Wisdom/Addis struck Australia in the 1930s, establishing a factory in Glebe. When that factory proved to be lacking in security:
Addis moved here, to a factory by the bank of the Parramatta River.
But the crime didn’t stop – it turned out that people just liked stealing Addis brand toothbrushes:
By the 1970s Wisdom was flush with cash, taking out boastful ads in magazines and adding the company’s logo and a giant toothbrush to the side of the factory, which is a practice that really needs to come back in fashion.
Market research apparently showed that by the 1990s, prospective toothbrush purchasers had lost faith in the Wisdom brand, and were instead more willing to buy from Addis. The factory complied, changing its name.
The toothbrush business moved to greener pastures (Lane Cove) around 2000, and as always happens, they left some stuff behind in the move.
Oddly, there’s a Roni’s Discounts sign plastered to the back of the factory:
Could Roni’s have once used this factory to house their inventory of cheap junk? Even if they had, I doubt we could tell the difference. For about the last 10 or so years, the factory has sat here, derelict, constantly amassing more and more graffiti and grime. The doors are wide open so anyone can get in there. It’s become something of a pilgrimage for graffiti artists and, going by the bra suspended above the front door, drunk young people looking for an edgy-yet-risk free place to have sex. OOH AN ABANDONED FACTORY! ANYONE COULD WALK IN!
In 2007, the building caught fire, which seems to have improved its condition. As industrial Meadowbank is slowly but steadily decommissioned and gentrified around it, (Sexual) Wisdom patiently awaits its certain fate with a pearly white smile on its face.
SUPER UPD8: Thanks to reader Lawrence, we now have footage of the interior of the old Wisdom Toothbrush factory! Shot on Super 8, there’s a mega-creepy ‘found footage’ element to the video. Thanks Lawrence…I think…
IKEA has caused quite a stir in the suburb of Tempe over the last couple of years. Bordered by the Princes Highway and the appealingly named Swamp Road, Australia’s largest IKEA has replaced an itself-enormous Kennards (formerly Millers) Self Storage site, Tempe tip, and a manufacturing facility run by Ateco Automotive. Can I just say, who even knew Millers Storage had been taken over? I’m sorry if this is common knowledge, but I openly admit to not being up on the goings-on within the self storage industry: apparently Kennards acquired Millers’ distinctive orange storage empire in 2004. Wow. Anyway, part of the site IKEA sits upon today was owned by a widow between 1926 and 1940, when it was acquired by the Perpetual Trustee Company. In 1947, the PTC offloaded the site onto now-defunct British tobacco manufacturer W.D. & H.O. Wills.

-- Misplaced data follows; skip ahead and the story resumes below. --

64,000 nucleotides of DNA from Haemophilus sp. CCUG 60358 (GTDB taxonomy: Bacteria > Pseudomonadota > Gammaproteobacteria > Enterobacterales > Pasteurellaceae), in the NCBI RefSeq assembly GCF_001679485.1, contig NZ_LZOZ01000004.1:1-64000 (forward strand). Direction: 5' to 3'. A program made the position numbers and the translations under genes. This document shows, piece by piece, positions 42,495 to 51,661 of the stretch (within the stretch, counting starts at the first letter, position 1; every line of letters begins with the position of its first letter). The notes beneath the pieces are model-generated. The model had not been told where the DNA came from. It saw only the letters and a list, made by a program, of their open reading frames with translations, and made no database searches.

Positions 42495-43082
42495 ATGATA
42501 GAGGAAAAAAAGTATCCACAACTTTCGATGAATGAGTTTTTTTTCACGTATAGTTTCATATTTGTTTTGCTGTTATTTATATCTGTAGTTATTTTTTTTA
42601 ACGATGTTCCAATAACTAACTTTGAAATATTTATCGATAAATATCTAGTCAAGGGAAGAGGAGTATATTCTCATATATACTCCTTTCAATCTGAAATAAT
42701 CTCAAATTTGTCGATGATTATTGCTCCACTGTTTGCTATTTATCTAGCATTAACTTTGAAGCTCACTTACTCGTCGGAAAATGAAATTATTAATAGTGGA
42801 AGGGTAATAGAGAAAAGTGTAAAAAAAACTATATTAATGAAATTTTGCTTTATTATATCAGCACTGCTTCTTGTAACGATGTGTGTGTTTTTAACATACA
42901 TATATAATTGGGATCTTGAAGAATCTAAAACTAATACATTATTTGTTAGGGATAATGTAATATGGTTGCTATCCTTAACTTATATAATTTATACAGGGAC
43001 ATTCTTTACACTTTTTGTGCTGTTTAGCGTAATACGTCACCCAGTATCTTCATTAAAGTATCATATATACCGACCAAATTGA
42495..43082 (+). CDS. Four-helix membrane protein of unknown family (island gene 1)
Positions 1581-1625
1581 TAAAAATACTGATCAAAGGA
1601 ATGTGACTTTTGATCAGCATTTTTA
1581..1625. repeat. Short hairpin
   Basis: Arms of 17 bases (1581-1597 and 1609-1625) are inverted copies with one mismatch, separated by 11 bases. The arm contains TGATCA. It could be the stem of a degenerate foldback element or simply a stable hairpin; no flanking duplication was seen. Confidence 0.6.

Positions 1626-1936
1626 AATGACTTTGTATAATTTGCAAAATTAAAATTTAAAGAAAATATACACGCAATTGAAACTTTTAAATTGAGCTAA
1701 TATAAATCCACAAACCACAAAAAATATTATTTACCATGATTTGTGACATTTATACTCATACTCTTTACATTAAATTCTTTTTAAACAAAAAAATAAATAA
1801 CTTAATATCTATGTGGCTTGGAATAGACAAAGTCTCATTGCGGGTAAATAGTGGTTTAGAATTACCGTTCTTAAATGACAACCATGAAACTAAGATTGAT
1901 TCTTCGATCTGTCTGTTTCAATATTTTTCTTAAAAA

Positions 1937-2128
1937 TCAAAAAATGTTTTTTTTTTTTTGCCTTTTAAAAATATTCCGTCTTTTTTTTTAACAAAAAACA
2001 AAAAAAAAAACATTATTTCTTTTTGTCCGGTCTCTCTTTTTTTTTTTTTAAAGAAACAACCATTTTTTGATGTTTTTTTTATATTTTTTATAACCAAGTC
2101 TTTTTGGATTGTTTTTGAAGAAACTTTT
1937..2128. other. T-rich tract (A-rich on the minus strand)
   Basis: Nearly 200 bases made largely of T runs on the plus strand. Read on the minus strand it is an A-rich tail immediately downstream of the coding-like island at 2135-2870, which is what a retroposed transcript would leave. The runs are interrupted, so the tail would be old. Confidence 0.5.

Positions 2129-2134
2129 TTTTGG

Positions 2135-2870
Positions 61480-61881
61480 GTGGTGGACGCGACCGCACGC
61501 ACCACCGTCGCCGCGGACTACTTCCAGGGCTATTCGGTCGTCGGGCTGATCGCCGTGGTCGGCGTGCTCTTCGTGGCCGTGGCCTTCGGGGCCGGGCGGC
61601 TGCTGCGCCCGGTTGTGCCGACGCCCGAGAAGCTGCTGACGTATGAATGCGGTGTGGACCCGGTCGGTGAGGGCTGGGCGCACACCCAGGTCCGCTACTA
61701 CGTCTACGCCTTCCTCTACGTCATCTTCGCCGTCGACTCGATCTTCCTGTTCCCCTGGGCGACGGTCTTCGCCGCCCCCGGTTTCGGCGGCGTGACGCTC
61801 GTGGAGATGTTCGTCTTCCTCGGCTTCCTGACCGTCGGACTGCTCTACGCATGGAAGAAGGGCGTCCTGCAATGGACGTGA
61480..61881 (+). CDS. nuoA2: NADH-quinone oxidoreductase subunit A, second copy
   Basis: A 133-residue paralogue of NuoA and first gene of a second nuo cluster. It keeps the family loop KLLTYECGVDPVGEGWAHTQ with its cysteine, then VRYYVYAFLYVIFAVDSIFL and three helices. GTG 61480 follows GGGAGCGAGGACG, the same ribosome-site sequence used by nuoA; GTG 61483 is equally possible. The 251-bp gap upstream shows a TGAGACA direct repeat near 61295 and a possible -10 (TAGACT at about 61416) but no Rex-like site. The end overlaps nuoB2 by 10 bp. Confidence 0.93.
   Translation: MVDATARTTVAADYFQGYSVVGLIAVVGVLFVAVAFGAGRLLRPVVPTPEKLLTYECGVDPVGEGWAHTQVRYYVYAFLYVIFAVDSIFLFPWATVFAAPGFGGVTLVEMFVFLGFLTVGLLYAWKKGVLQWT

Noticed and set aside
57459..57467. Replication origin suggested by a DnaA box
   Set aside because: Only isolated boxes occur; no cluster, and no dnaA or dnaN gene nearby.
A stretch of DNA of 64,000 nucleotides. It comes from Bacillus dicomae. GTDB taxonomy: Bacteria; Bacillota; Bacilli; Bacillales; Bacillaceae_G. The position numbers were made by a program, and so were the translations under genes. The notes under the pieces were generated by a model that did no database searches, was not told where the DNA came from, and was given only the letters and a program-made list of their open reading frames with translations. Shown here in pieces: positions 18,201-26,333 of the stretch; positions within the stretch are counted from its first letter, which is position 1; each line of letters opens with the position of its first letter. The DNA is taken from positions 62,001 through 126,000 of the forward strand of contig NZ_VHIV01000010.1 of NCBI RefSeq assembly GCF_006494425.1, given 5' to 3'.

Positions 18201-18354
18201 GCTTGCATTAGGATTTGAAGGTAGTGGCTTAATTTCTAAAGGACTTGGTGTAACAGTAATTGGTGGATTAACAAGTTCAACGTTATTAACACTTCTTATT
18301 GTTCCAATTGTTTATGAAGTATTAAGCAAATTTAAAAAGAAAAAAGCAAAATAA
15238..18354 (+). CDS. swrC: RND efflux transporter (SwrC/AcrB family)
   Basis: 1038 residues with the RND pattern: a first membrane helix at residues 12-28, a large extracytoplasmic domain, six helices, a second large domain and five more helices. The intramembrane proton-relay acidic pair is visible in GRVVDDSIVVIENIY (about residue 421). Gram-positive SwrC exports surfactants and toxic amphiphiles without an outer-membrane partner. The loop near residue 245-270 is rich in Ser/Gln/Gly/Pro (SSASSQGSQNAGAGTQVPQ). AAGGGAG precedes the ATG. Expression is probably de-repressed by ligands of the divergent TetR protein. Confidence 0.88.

With 2014’s “Grangegate” claiming the NSW premiership of Barry O’Farrell, what better time to take a closer look at the history of Penfolds Wine Cellars at Tempe?
Penfolds bought the site from Wills in 1953, but it wasn’t until 1959 (a good year, apparently) that the steadily growing company opened its new centre, planned as the most modern of its kind. Forward thinking wasn’t exactly in vogue that year, as in 1970 the site received a major update.
The large wine barrel out the front of this art-deco building was a familiar sight to passers-by during Penfolds’ time at Tempe, which came to a close in 1994.
Ateco Automotive moved in in 1995 and had the good taste to leave the art-deco facade alone, but for a few years prior to 2009 the building sat derelict and abandoned.
Meanwhile, on another part of IKEA’s huge site, a landfill site known as Tempe Tip was doing its part to pollute the area. Much of the tip’s runoff ended up in Alexandra Canal. The tip was closed as a landfill in 1975 and in 1988, it caught fire. Remediation attempts were made in 2005 to turn Tempe Tip into ‘Tempe Lands’ – a wetland paradise adjacent to an existing golf driving range and duck-filled ponds. But the former tip site was found to be too unstable, and the project was put into the ‘too hard’ basket until IKEA came along – then it was their problem.
And what a problem it was; in 2010, construction of the furniture megastore screeched to a halt when tonnes of asbestos from the tip were discovered on the site. Hundreds of workers were exposed and had to be quarantined. In a surprising move, the NSW Department of Environment and Climate Change investigation found no supporting evidence of related claims that run-off from the site was laced with asbestos, since the existence of such evidence would mean IKEA would pack up and go home, taking their money with them.
Magically, the asbestos problems went away, and IKEA was able to open in 2011, much to the detriment of traffic along the Princes Highway. Especially on weekends, it’s a madhouse (appropriately enough, too, given the history of the neighbouring site…but that’s another story). Above all the chaos stands the art-deco clock tower, which for years bore the Ateco name. IKEA has appropriated the building, returning the clock to working order and affixing the IKEA name beneath it.
It’s a fitting image, really: in IKEA’s world of 9pm weekday closing times, rushed construction efforts and frenzied seizure of unsuitable land, time is money.